If you are writing nonfiction, chances are you will have to research. Here are seven of the most effective ways to go about it.
The first rule of interviewing is to find an expert. The second is to use every listening skill at your disposal. If you don’t understand what you’re hearing, ask for clarification. You are there to learn, not to show the other person how much you know. Summarize, in your own words, what you understood. The third rule is to continue to build your understanding and knowledge base with every question and every person you talk to.
2. Research room of the public library
Your best friend should be the research librarian at your local library. Before everything was computerized, librarians acted as walking databases. No matter what you asked them, they could point you to the area of the room, the shelf, and the precise reference book you needed. Their scope is even broader now due to the numerous targeted on-line sites. Ninety percent of research is done through libraries’ full-text databases.
3. University & specialized libraries
If you haven’t visited one, do it just for your general education, if not for a specific subject. Most universities have a large, central library and several special-collection libraries. These often include art and architecture, business, all branches of science, law, medicine, music, and special collections; but many large universities have even more.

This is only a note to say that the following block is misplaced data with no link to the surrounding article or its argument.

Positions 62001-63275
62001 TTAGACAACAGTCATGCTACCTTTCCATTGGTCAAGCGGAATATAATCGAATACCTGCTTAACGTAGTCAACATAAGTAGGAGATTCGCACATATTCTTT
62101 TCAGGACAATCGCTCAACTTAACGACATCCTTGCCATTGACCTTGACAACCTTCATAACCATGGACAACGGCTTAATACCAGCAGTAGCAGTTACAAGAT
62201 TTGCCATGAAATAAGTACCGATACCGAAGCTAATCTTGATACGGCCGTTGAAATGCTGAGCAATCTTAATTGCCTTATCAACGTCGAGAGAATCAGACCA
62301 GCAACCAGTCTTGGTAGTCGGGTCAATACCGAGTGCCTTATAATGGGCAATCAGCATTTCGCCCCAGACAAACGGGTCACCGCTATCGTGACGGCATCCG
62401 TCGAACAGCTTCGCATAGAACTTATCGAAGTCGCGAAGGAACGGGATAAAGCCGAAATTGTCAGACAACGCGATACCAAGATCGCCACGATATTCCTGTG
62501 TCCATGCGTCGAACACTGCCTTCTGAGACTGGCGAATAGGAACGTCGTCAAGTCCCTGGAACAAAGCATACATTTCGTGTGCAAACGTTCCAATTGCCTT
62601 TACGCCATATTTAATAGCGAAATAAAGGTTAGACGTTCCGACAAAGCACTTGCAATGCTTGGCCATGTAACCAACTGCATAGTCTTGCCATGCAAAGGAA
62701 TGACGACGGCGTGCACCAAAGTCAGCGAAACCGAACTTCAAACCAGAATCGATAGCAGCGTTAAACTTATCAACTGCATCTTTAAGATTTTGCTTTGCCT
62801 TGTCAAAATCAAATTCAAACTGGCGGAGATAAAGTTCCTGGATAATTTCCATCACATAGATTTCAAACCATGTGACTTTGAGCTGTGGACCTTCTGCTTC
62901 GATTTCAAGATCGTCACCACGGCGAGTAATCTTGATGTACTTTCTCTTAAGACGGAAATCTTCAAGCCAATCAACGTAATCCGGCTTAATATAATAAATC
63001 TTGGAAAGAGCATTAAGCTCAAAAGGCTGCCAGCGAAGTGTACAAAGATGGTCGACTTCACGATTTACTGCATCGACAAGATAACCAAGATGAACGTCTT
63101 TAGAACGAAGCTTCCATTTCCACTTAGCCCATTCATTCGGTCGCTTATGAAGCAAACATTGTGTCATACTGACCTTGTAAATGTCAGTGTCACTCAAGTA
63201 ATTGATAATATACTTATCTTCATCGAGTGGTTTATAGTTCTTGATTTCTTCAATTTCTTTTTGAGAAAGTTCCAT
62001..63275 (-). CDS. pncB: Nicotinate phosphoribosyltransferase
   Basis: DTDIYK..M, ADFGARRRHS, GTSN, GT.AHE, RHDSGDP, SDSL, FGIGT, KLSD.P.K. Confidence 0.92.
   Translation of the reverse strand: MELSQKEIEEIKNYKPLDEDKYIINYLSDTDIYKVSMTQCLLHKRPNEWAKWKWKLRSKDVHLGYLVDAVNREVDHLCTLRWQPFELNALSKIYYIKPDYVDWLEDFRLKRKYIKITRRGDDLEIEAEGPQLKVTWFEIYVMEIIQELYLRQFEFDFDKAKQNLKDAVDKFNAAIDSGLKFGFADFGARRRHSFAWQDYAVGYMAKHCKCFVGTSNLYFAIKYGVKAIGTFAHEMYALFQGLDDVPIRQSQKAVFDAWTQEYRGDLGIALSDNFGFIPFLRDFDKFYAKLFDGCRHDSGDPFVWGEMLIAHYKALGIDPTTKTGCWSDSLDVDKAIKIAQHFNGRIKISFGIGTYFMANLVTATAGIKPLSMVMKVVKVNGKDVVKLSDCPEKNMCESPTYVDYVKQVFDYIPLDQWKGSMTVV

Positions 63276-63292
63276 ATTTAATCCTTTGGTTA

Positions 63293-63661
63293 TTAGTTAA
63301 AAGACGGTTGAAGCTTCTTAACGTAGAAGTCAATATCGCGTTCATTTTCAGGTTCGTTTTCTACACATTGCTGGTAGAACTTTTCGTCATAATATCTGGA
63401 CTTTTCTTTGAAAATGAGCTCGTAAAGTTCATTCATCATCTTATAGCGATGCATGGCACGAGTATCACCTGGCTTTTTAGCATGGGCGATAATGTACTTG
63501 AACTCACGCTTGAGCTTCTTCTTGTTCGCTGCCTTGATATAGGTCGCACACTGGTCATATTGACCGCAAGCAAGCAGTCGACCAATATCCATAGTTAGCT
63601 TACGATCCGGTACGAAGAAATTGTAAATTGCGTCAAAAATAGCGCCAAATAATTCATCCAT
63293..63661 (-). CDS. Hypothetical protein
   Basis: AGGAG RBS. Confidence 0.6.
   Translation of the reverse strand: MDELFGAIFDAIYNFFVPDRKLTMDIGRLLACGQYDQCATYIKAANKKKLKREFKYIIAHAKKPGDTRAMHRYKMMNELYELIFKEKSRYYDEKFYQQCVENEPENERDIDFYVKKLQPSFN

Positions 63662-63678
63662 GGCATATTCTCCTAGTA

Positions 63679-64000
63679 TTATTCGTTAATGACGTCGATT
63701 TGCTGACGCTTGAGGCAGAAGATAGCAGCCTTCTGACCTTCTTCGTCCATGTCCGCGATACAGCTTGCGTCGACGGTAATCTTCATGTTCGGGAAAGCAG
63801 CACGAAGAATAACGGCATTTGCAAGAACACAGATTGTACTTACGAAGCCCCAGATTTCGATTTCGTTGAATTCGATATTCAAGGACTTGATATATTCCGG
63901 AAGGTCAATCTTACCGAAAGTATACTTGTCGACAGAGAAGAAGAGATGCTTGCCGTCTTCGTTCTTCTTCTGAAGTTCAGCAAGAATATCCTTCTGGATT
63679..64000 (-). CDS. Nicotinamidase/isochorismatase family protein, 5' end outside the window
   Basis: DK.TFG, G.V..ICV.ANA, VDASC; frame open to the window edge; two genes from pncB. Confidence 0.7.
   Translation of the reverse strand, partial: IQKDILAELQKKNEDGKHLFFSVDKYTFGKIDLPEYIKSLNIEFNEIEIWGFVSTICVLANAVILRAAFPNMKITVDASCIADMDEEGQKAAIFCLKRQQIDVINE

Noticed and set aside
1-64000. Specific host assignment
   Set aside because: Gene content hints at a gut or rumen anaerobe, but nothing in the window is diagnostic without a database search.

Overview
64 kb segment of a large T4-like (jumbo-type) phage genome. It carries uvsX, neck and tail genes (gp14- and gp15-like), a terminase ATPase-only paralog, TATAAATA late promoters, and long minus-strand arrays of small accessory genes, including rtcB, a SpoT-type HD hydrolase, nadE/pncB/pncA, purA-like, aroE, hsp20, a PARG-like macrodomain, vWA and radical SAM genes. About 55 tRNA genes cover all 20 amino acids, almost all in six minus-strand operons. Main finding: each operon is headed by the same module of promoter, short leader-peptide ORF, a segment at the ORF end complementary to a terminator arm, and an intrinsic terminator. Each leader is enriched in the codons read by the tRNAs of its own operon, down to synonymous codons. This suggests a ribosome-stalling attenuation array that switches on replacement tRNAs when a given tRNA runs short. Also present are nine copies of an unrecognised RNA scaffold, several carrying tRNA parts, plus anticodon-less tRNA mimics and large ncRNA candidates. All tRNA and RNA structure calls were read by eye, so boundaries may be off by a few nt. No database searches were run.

4. Books on your subject area
There is no such thing as a new idea. If you’ve thought of it, someone else has, too; and that person has probably written a book about it. That doesn’t mean you should abandon your idea; it simply means you must tackle it in a different way. Find other books on your topic in (a) bookstores with large selections, (b) public or special libraries, or (c) on-line at such sites as amazon.com, bn.com, or borders.com. This is a fast way to find titles, synopses, and reviews.
Want to know about a specific industry or publicly held company within that industry? Start collecting annual reports from a stockbroker or directly from the company. Then look up relevant magazine and newspaper articles. Also check out business publications, such as The Wall Street Journal, Business Week, Forbes, Fortune, and Barron’s, and business-related TV channels.
6. Government agencies
There is so much literature put out by government agencies, it boggles the mind. It is there for the asking, and much of it is free of charge. Besides departments and major agencies, there are boards, commissions, committees, offices, and services, as well as judicial, legislative, and administrative sources. Start with http://www.lib.lsu.edu/gov/tree.
7. The Internet
In today’s world, the World Wide Web is an unlimited source of material. The secret of researching on the Web is knowing how to use search engines. Fortunately, most search engines have helpful hints on how to use them most effectively. Look up researching on-line at http://www.marin.cc.ca.us/~adair/workshop.html.